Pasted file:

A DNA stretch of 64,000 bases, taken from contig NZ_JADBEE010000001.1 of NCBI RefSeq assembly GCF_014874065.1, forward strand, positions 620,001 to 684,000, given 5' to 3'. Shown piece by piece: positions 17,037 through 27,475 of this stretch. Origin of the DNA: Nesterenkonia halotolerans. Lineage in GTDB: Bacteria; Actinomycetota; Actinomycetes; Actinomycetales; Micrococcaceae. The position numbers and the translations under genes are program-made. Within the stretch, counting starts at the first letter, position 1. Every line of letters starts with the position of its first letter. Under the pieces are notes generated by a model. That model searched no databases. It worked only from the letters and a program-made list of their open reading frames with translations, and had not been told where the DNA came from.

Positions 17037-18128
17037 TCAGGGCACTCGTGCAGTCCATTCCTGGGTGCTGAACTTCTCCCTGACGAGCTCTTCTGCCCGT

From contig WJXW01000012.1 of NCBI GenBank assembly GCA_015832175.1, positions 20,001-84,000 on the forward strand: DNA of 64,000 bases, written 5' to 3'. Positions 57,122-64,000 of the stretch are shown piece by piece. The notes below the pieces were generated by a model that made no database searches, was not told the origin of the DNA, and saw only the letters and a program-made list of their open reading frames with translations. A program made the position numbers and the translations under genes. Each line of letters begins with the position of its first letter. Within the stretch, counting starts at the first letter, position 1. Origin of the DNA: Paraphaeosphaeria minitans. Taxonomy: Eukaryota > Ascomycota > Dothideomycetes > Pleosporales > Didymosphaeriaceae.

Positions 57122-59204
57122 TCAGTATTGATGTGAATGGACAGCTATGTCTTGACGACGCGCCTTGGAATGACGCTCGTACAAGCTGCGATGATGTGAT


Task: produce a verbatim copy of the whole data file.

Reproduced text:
A DNA stretch of 64,000 bases, taken from contig NZ_JADBEE010000001.1 of NCBI RefSeq assembly GCF_014874065.1, forward strand, positions 620,001 to 684,000, given 5' to 3'. Shown piece by piece: positions 17,037 through 27,475 of this stretch. Origin of the DNA: Nesterenkonia halotolerans. Lineage in GTDB: Bacteria; Actinomycetota; Actinomycetes; Actinomycetales; Micrococcaceae. The position numbers and the translations under genes are program-made. Within the stretch, counting starts at the first letter, position 1. Every line of letters starts with the position of its first letter. Under the pieces are notes generated by a model. That model searched no databases. It worked only from the letters and a program-made list of their open reading frames with translations, and had not been told where the DNA came from.

Positions 17037-18128
17037 TCAGGGCACTCGTGCAGTCCATTCCTGGGTGCTGAACTTCTCCCTGACGAGCTCTTCTGCCCGT

From contig WJXW01000012.1 of NCBI GenBank assembly GCA_015832175.1, positions 20,001-84,000 on the forward strand: DNA of 64,000 bases, written 5' to 3'. Positions 57,122-64,000 of the stretch are shown piece by piece. The notes below the pieces were generated by a model that made no database searches, was not told the origin of the DNA, and saw only the letters and a program-made list of their open reading frames with translations. A program made the position numbers and the translations under genes. Each line of letters begins with the position of its first letter. Within the stretch, counting starts at the first letter, position 1. Origin of the DNA: Paraphaeosphaeria minitans. Taxonomy: Eukaryota > Ascomycota > Dothideomycetes > Pleosporales > Didymosphaeriaceae.

Positions 57122-59204
57122 TCAGTATTGATGTGAATGGACAGCTATGTCTTGACGACGCGCCTTGGAATGACGCTCGTACAAGCTGCGATGATGTGAT